What do Acquisitions in the WordPress Space Mean?

Episode 17 June 04, 2021 00:35:11
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WP Review
What do Acquisitions in the WordPress Space Mean?
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Joe Casabona

Show Notes

It’s been an action-packed couple of weeks in the WordPress space! Just this week, 2 more acquisitions were announced. One from Delicious Brains, and one from Liquid Web. We’ll get into all the news, as well as answer the big question: what do all of these acquisitions mean for the WordPress ecosystem?

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Episode Transcript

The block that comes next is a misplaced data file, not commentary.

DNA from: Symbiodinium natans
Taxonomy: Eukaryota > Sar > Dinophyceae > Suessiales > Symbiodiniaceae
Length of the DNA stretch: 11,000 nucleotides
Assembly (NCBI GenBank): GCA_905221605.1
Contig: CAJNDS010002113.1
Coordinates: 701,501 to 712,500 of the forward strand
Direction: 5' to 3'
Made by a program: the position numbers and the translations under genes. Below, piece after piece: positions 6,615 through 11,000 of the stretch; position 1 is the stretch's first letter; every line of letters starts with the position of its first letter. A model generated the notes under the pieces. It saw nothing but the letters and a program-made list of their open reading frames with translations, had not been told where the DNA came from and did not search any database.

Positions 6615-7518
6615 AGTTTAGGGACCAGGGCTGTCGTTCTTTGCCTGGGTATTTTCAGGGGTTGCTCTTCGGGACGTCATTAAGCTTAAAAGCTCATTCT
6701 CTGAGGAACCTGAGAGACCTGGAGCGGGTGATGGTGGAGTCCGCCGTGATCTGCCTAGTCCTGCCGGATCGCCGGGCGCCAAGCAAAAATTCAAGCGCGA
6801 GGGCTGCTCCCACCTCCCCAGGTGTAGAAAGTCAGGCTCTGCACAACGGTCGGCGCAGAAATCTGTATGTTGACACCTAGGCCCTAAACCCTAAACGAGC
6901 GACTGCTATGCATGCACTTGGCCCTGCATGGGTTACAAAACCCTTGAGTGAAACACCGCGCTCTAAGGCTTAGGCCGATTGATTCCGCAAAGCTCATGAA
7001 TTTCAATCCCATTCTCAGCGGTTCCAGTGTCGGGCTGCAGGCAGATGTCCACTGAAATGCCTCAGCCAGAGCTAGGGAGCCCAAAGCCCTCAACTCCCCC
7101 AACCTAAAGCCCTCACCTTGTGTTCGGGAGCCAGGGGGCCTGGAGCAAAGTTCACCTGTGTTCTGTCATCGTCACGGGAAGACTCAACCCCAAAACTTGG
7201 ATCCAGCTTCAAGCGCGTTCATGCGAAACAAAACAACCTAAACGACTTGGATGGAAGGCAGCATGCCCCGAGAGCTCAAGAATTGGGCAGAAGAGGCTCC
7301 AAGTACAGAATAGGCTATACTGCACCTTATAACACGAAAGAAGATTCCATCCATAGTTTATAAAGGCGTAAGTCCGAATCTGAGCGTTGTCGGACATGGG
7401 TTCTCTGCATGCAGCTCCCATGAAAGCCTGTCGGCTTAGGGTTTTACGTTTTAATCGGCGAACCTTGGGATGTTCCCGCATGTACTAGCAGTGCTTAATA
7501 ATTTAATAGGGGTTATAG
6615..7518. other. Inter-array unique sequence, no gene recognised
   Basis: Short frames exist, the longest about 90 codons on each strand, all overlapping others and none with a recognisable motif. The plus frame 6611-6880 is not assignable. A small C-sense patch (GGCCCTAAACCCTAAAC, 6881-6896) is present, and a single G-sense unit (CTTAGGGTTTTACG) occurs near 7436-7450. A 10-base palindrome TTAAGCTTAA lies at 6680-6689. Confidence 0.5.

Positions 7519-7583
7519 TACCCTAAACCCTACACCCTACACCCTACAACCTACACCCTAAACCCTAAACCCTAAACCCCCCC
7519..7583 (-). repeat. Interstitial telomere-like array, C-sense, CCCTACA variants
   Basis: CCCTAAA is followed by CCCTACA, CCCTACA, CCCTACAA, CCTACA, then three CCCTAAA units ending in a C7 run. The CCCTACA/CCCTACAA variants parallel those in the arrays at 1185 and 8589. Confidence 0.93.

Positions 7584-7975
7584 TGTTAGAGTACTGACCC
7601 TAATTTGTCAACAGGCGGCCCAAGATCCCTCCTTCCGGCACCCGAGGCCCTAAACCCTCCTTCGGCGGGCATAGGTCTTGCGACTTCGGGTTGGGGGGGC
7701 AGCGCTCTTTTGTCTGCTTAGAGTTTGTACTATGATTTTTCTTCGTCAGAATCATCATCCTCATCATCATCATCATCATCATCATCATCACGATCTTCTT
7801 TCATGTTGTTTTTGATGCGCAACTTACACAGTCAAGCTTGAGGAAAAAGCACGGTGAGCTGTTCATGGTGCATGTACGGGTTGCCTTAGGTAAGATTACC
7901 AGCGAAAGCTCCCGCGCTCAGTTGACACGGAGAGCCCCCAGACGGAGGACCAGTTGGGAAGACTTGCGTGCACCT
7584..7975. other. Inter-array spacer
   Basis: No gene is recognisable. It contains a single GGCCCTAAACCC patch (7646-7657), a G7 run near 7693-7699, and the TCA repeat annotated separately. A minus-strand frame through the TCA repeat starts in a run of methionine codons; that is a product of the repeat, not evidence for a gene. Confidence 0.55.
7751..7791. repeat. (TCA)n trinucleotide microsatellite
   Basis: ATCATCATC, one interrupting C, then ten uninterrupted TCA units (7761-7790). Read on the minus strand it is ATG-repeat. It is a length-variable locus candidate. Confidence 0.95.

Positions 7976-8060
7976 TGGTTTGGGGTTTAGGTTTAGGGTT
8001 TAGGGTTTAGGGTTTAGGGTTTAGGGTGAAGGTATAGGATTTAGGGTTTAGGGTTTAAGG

Hello, and welcome to WP Review, a show that looks at WordPress news offers opinions, and brings you new and helpful tools to build a better WordPress website. This podcast is brought to you by creator courses. It’s a website that I run. I put my own courses on there. And they show you how to build things sometimes with WordPress, sometimes not. But, I am working on a new Gutenberg course and it’s going to be updated for WordPress 5.8. It’s going to have a separate full site editing course, but you’ll be able to get them in a bundle. So if you want to learn the latest and greatest about Gutenberg and WordPress, you can head over to [creatorcourses.com]. You can use the code WPR for 10% off any course. And if you sign up for any course today, then you will get lifetime updates. So the Gutenberg course, you’ll be able to get for pretty good discourse because that price is going up when I release the new version of it. And if you get the Gutenberg for freelancers course, you’ll get the updates and you’ll get the full site editing course for free. So, something to think about there. Head over to [creativecourses.com]. Use the code WPR at checkout for 10% of anything. All right. My name’s Joe Casabona, let’s get to the review. I’m doing something different today. So if you ever wondered what does Joe looks like when he is recording of podcast, I’ve got the camera rolling for this one. So I’ll try to adjust the camera as much as possible. I do have notes on my screen though. I will show you some of them. So if you are new to the show, this is a segmented type of podcast where I do the promo, and then I talk about top stories, I do a main segment, and then I recommend a theme, a plugin, or an event in the WordPress space. So there’s a lot of news to cover here and I just figured I’d try something different by having the camera rolling. So, you can go over to Casabona.live, and that will, I shouldn’t say that I guess. Why don’t you go to [wpreview.io/youtube], and that’ll take you to, we’ll say the most recent video of me talking like this. You just saw me think about that. I need to remember to do that now. But that’s not why you’re here. You’re here for the news. So let’s get to the first big piece of news here. And that is earlier this week, Delicious Brains announced that they are, or they have acquired Advanced Custom Fields. Now in episode five of the Delicious Brains podcast, I love that name by the way fellows. Ladies and gentlemen, over there at Delicious Brains, it’s not just fellows over there, everybody over at Delicious Brains, love that name, Delicious Brains. But they have acquired Advanced Custom Fields. Personally, I think that this is a great move. Congratulations to Elliott. He was a one-man-band overrunning ACF for 10 years. It is one of the most popular plugins among users and developers. I have my own course over on LinkedIn learning for how to use Advanced Custom Fields. And it’s a pretty popular one. So congratulations to Elliot on his 10-year journey, 10 years of Advanced Custom Fields that ends in an acquisition by Delicious Brains. Now, Delicious Brains is an incredible company. They make one of my other favorite plugins, WP Migrate DB Pro. I use that and all of its ad-ons regularly because it makes moving sites so easy. They do such a good job with that plugin. What that suite of plugins that I know that ACF is in good hands over there. So you can listen to the podcast to get their take on it. My general take is that you know, the Delicious Brains folks are great developers. They do a lot of really interesting stuff there. They share a lot of really good stuff on their blog to a lot of developer stuff. So it’s great to see ACF move into what will be a team of developers working on this plugin. I’m excited to see what Delicious Brains does with it. And I think it makes sense for Delicious Brains too, cause they are very familiar with the WordPress database. And ACF does some pretty heavy-duty stuff with the custom meta boxes or the, I guess custom metal boxes is another plugin, with the custom fields API or whatever in WordPress. And I’m again, I’m just excited to see what Delicious Brains are going to do with it. Now, there was a lot of consternation, as there often is with an acquisition. People were worried about what’s going to happen to a lifetime license. Users, I am one of those people. I am a lifetime ACF license holder. I picked it up. And let me just say, picked it up for a song. Like I make a recurring revenue from my course over on LinkedIn learning and I picked it up for a song I’ve used on client sites. I’ve used it on my own sites. How I built it, [howibuilt.it] is powered by ACF. And that is a big revenue generator for me. So what I’m going to say here is while I am extremely happy that Delicious Brains has come out, Brad Touesnard, the Founder of Delicious Brains has come out and said that they’re honoring the lifetime license forever. I would not be mad If they were like, look, we got to switch you to a yearly subscription. And I was reading in discussion boards that people are or were like, they were worried that this was going to happen. And someone said you know like security updates should be free. That would be like renting an office space for, or not even an office space. That would be like renting a storefront where you operate your business, where people come in and buy stuff and saying to the landlord, I’m going to pay you once for this space. Also, you’re going to pay for utilities. That is what you’re saying when you say, “I should only pay once for this software. Also, you should continue to support it.” Supporting software costs money, especially if you have developers as talented as the ones at ACF. Elliott is a very talented developer, the folks at Delicious Brains are very talented developers. If you don’t see the value in what these tools bring to your business, I’m sorry. You have no business being an entrepreneur or a freelancer. If you don’t see the value in what these tools do for you, you do not deserve to run a business. Because how can you go to someone and say, “I’m going to charge you this much money for the service I provide you”, if you don’t see the value in the services others provide for you. You know, this is not today’s main topic that saves me. Topic is more analysis. But maybe in the future, I’ll talk more about this. Cause this is like, this is something that sticks in my crawl or whatever that colloquialism is, It’s, you know, we on the web have it pretty easy as far as business expenses go. And to complain about software that is an integral part of our business is not fair to the developers. It’s frankly childish for you if you’re one of those people who complain. And I just don’t understand how you can expect people to pay you what you think you’re worth if you’re not willing to pay other people what they’re worth. Well, that news ended in a soapbox session. I hope you liked it. But, anyway, again, Brad Touesnard said that they’re going to honor the lifetime license, and, you know, he mentioned that there was no mention of lifetime in the post when they first published it. That was corrected. I don’t really think that Brad needs to, I mean, it’s smart that he did that, right? This is what makes him a better business owner than me probably. But I don’t think that he really needed to apologize for this. But you know, I mean, at the very least, maybe in an email to lifetime member saying like “Hey, and this will still be lifetime” But again, if they turned around and told me tomorrow, we’re going to charge you annually for this, I’m going to be like, “Okay.” So, all right. Anyway, that was the WordPress announcement of epic proportions from Delicious Brains. Congratulations to Delicious Brains. Congratulations to Elliott of ACF. Really happy for both of you. And, I’m excited to see where ACF is going to go in the near future. Okay. The second thing I want to talk about is a super cool study by WPMarmite. I, (oh, gosh. I’m really sorry if I actually know the people who run WP Marmite, but, I don’t think I’ve heard of WPMarmite before this). But they conducted a study of 127 WordPress theme shops to evaluate if they are ready. If themes in general and theme shops are ready for full site editing. Now, this is a pretty long tweet thread with lots of graphics and stuff like that. If you want to break down the Tavern doing fantastic work, as usual, has a breakdown of it. And so, you know, and I like the context in Justin Tadlock wrote this episode, this article, you know, FSC is not a single thing that’s going to get dropped on us all at once. In fact, earlier this week, when I was kind of figuring out what to cover in my course, I really just want to cover what’s going to be in this latest release of core for at least part of the course. Right. I don’t want to make the whole course dependent on the Gutenberg plugin. But I was a little bit confused as to the exact features of FSC. Like I saw like remnants of the template of creating your own templates. I know that like the widgets as blocks as there. But, anyway, and it says it right here. I just mentioned the two things. Single post page template editing and block-based widgets are expected to arrive with 5.8. So, the study looks at Block Editor support. So all themes kind of work with the WordPress editor, but do they support blocks? it sounds like they found 57% of them feature in their compatibility or featured their compatibility with the block editor in some way. Justin points out that it might not mean solid support. So, and then have the full site editing survey. It looks like 82% follow FSC related news. 86% believe that FSE will be a breakthrough. Maybe I’ll go back to the Twitter thread, right? Cause there are some nice graphics here. Only 17% of the theme shops offer custom Gutenberg blocks. Okay. Block Patterns are very rare. For a video on how to create your own block patterns, you can head over to [wpreview.io/youtube]. I have a YouTube video over there. But only 3% offer patterns. That’s four out of 127, and they’re actually named Anders Noren is on that list obviously, cause he’s like a prolific WordPress theme designer. 17% of theme shops, right about Gutenberg, 65% update or release a theme and the updated or released a theme in the last three months. So 22% are working on a full site editing-ready theme. And again, they named names. StudioPress is one of them that will be exciting. 9% of theme shops are contributing to full site editing. 32% aren’t working on blocks nor FSC at this time. So again, just some interesting numbers to look at as we get ready for full site editing, which is about a month out as we record this. 5.8 it’s about a month out. So a really good number and a breakdown here. Some more acquisitions new. Today’s main topic is going to be about the acquisition. But some more acquisition news is Iconic, which is a WooCommerce plugin shop is joining the Liquid Web family. They’re joining the Liquid Web family under the new brand StellarWP that was announced with the GiveWP acquisition. So again, congratulations to everybody involved. I got to interview James on my podcast a while back. Another great acquisition for Liquid Web. There are a lot of really good plugins here for WooCommerce. Obviously, LiquidWeb offers, (Gosh. They might be the only ones offering managed WooCommerce hosting, or at least they’re the only ones calling it that.) And so I wouldn’t be surprised if we saw the integration of these plugins into at least some levels of managed WooCommerce hosting. Creator courses is on Manage WooCommerce hosting. It’s really good. It’s fast. I love it. And so, just congratulations to the Liquid Web team on another great acquisition. And finally, I do just want to mention this really quick Jonathan Wold, a WordPress evangelist formerly of X WP. (Gosh. Jonathan, I’m really sorry if I’m messing that up. I don’t think I am.) Go to the about page really quick. Yeah. I’m like nearly certain it was WP, before he left that company and worked for Automatic for a little while. But anyway, he’s like a big thinker in the WordPress space and he has some really great thoughts on an app store for WordPress. Now, last week I participated in Post Status comments, which was a Twitter space, which they turned into a podcast. But we talked about what [WordPress.org] can do to help plugin developers monetize a little bit better, and an app store came up frequently. So, Jonathan Wold has some really great thoughts on defining the problems, defining success. I would encourage you to take a look at this post. I will link all of this in the show notes over at [wpreview.io]. Some really good food for thought here again. It made me, I will release my thoughts in a later episode, coming up with a bunch of future content for me. But, I just wanted to touch on that really quick. So, before we get into the main segment again, I do want to mention career courses. If you want to pick up the block editor course or Gutenberg for freelancers, 10% off with the code WP. And when the updates come out, you will get the updates for free. And yeah. So let’s get into the main segment here. The main segment is acquisitions in the WordPress space. I was on WP weekly or, this week in WordPress, perhaps. I always forget what they call it, but it’s Nathan Wrigley and Paul Lacey’s weekly discussion which is on Mondays at 2:00 PM, UK time. And I was on a couple of weeks ago and we were talking about the Give WP acquisition. And I was asked, well, I mean, the topic came up, What are we…it’s called this weekend in WordPress. The topic came up. What do we think about all these acquisitions? What does it mean for the WordPress space? And there were two more this week. And one was even not from a hosting company. So what does this mean? I said this a couple of years ago, but it just really means that the WordPress space is maturing and growing. This is what happens in other spaces, Apple, Google, and Facebook make all sorts of acquisitions like this all the time. They do a cost-benefit analysis and they realize that it would be better to buy a company or a product than to develop one from scratch. Syed Balkhi at Awesome Motive has been doing this for years. Acquiring plugins and folding them into Awesome Motive, and giving them the Awesome Motive treatment. So, you know, I think what we’re seeing is just something that’s going to continue to happen, especially for plugin and theme developers who have been in the game for a long time. And things are changing, and maybe they can’t keep up or don’t want to keep up, or are ready for something new. I suspect this is probably something that happened to Elliot. He’s one man in Australia. I suspect a lot of his customer base is outside of Australia. But he’s one man managing a plugin that is used on everything from tiny mom and pop shops to government organizations. That is not only a lot of liability, but it’s a lot of stress for a single person. And Delicious Brains, also, I suspect WP Migrate DB Pro is used on the same range of customers, but they have a team of people who will be able to continue to support ACF. I assume we’ll see some pretty good synergy between the two plugins in the near future. And again, this is what happened with Iconic, Give WP, Atomic Blocks when that was acquired. You know, we see these smaller plugins fold into bigger companies because ultimately, that is probably what is best for the plugin. WP Simple Pay, I’ve been using that a lot lately. Phil Derrickson, sold that to, well, that was like an Aqua hire, but, sold that to Pippin, Sandhills Development. So that’s part of the EDD family and the affiliate WP family. So I think, I just think this is maturation in the WordPress space. Now, specifically for hosting companies, I offered some good thoughts then that I want to share here because if you actually take a closer look at some of these acquisitions, I think we’re seeing a little bit of a playbook here. And so I’ll focus on LiquidWeb. I’m most familiar with them. I know many people who work there and all of my stuff is hosted with Liquid Web. But they acquired iThemes, iThemes despite the name offers a whole suite of stuff. Really no longer themes. And yeah. Those tools that they offer. And I think he’s offered hosting for a while too. Still, do I think but, their tools are just general good multi-site management tools. iTheme sync, Backup Buddy, and things like that. So, that was a good acquisition. But iThemes also has a very good educational arm. They do webinars and workshops. They have their members, and they do a really good job over there of keeping their customer base educated. I got to do a three-hour workshop recently on WordPress foundations we called it. And so Nathan Ingram is doing a great job. He’s still managing that as far as I know, but IiThemes is focused on education, at least some aspect of it. And then let’s look at some of the other things that LiquidWeb has acquired recently. Restrict Content Pro memberships, WP course where WP complete, I want to say it’s WP complete, which is essentially a way to add kind of lightweight courseware on top of membership or any LMS to track course completion. So memberships courses were to some extent, Chris Lema, who’s the vice president of product over at Liquid Web just wrapped up a big series on creating online courses. And well, I mean, while it’s on his personal blog, I mean, it’s hard to think that he’s not doing that for some grander purpose. Not that I spoke to him about it. That’s pure conjecture. But then Give WP, right, Give WP is a donor model. It has subscriptions built-in. it’s an e-commerce platform specifically for nonprofit organizations that rely on memberships and subscriptions. So I think Liquid Web fully moving into the educational and membership space and with managed WooCommerce hosting, they have the e-commerce part of that, right. They have hosting that can handle memberships and subscriptions and taking payments. And of course, WooCommerce has its own set of subscription-based stuff. That said, Automatic acquired WooCommerce subscriptions and ProsPress which is the owner of WooCommerce subscriptions. GoDaddy acquired SkyVerge, which makes WooCommerce memberships. Those two plugins worked very well together. I’m sure they still do. They’re just owned by different entities now, but so Liquid Web picked up Restrict Content Pro. Great plugin. I use it. And then they have some other tools to help people with the subscriptions, the recurring revenue, the membership aspect. And I really think that’s where they’re going here. Right? iThemes is focused on education. Liquid Web is making a bunch of moves in that space. GoDaddy who picked up SkyVerge, they are going full e-commerce and it’s like, it’s super clear, right? They talk about WooCommerce a lot. SkyVerge, prolific WooCommerce, and e-commerce plug-in developer. They also made jilt which is cart abandonment. And so I think that GoDaddy is, I don’t even really feel like I need to think that anymore. I think they’ve made their strategy pretty clear. They are doing WooCommerce stuff. If you look at GoDaddy Pro for example, which, full disclosure, GoDaddy will be sponsoring this podcast in the very near future. So just full disclosure on that, if you think later, like, “Oh! Joe was just saying this.” So they’ll be a sponsor of this podcast in the very near future. But, you know, the WooCommerce is all over the GoDaddy Pro homepage. They focus on it. They have specific e-commerce hosting and their acquisitions dictate that they’re fully moving in that direction. So GoDaddy is focusing on WooCommerce. The last one I want to point out Is WP Engine, right? Cause WP engine has made several acquisitions in the last couple of years. Studiopress is a big one. They’re known for their beautiful designs. They’re beautiful theme designs that are being folded into a WP Engine hosting. So if you are a WP Engine customer, you get access to at least some of these themes. They acquired a FlyWheel which was hosting specific who targeted designers. And so I think that the WP Engine is going to focus is moving focus to the design part of it. Right. They probably see a lot of designers creating websites, but they’re maybe not as technical as the backend developer type. And so they want good hosting that they don’t have to worry about. WP Engine I feel is more locked down than Liquid Web. At least I haven’t used GoDaddy hosting recently, or I haven’t used GoDaddy Pro hosting at least. But with WP Engine, you know, there are certain things you can do, certain things you can’t do, maybe that’s by design. Maybe they’re going for the less technical audience, gets set up with a beautiful website, quickly, our tools are built for designers, et cetera. So that’s my general thoughts. And then you have some other big players that I haven’t mentioned here. Pagely, we’ll say the oldest managed WordPress hosting company, I think that’s their claim. They’re pretty focused on the enterprise and they do a lot of stuff in the enterprise. Not to say that the others don’t. Liquid Web has like a HIPAA compliant hosting and WP Engine works pretty closely with Crowd Favorite if I’m not mistaken. But I just think if I’m looking, I haven’t talked to any of these people, but if I’m looking at the acquisitions, I think those are the moves the hosting companies are gonna make. And so soon, we’ll see Silos of kind of types of WordPress sites were, cause you need to niche down, you need to differentiate. And so if you need a good WordPress membership site, you go to Liquid Web. Maybe if you need a WooCommerce site that you want up and running quickly, and you don’t want to think too much about it, you go to GoDaddy. If you’re a designer and you just want to pick a really nice theme that you can customize easily, and you don’t want to worry about the tech stuff, you go to WP Engine. That’s kind of what I’m thinking. What I believe. And so we’ll see if that pans out, you know, I kind of feel like I’m one of those movie theory people right now, you know, like if you watch like Marvel YouTube videos, they just like throw wild theories at the wall to see what sticks. So those are my general thoughts. Okay. So last thing I want to talk about is the recommended theme or plugin. And I wanna talk about Cadence, the Cadence theme, another Liquid Web acquisition, by the way. So I’m thinking if you want the total package, you need a good theme, Cadence has a lot of great tools. They have WooCommerce tools, but they also have a page builder that’s built on the block editor that’s really flexible and fast. And so I relaunched [podcastliftoff.com] using Cadence and their block editor. And I’ve got to say, I’m really happy with it. There is some nuanced stuff, I’ll maybe do some tutorials on how to use Cadence, but, any more of these days, I’m recommending Cadence or Astra. And for this one, I decided to check out Cadence and I’m really happy with it. They’ve got some nice templates. I’m sure we’ll see some more. If I was a betting man, I would say that we’ll probably see better Restrict Content Pro Integration in the near future. Oh, I didn’t even mention the Events Calendar. Liquid Web also picked up the Events Calendar. So you are nonprofit running events for your members, or you’re running virtual events for your members or your subscribers, now you’ve got a good toolset for that too. But, yeah. Just Cadence. I really like it. It’s super clean. It’s there’s this tiny bit of, not a tiny bit. There’s a little bit of a learning curve. They do some new things. They put things in different places. And I don’t know how much of that is like the block editor versus what they’ve done on top of the block editor. But, you know, I was able to make a, I think this is a really nice looking site and I’m not the best designer in the world. So some of the things that I wish you could do are, like set a consistent, I mean, you probably can, I just haven’t dug into it. But, you know, in general with this, kind of do it all yourself themes. I would love to see a little bit more consistency. They have like block patterns, not block patterns, but like templates. But they like to pull in custom fonts. I really wish they didn’t do that cause I’m, you know, I’m trying to keep this light and I’m not trying to have like four different fonts on my site. But in general, you know, I really like this theme. You can do some pretty cool stuff with it. And yeah. I would generally recommend it. If you want to get it, I guess we can take a peek, you can take a peek here on the, this is like terrible podcast content. But it tells a lot of features. So if you’re watching the video, you know, I’m heading over to, I think it’s, cadenceWP is the website I want to go to. [cadencewp.com]. I have a link in the show notes for this too. I’ll have like an affiliate link. There’ll be affiliate links in the show notes. But, yeah. They offer the theme. They offer the blocks and you can do some pretty, pretty nice stuff. I mean, they’ve got like full site templates to get you started. It integrates with all sorts of page builders. It already integrates with Restrict Content Pro, it says here. So, and Learndash for that matter. So, you know, if you’re looking for a new theme that you want to try, and you use, if you, first of all, if you want just a standard Gutenberg page builder, they have their blocks plugged into. But if you use Elementor or Beaver Builder, they’ve got you covered. Okay. So, there you go. That’s my recommendation. That’s it for this episode of WP Review. Thanks for listening, sticking around with me. If you’re watching, thanks for watching. I’ll change my lights to give you a little something on the watch feed. To get even more WordPress insights and to subscribe to this show, you can head over to [wpreview.io/subscribe]. You can find all the show notes over at [wpreview.io]. And if you liked this episode, share it with a friend in the WordPress space, maybe. Thanks to creator courses for sponsoring. And until next time. I’m Joe Casabona, and I will see you out there.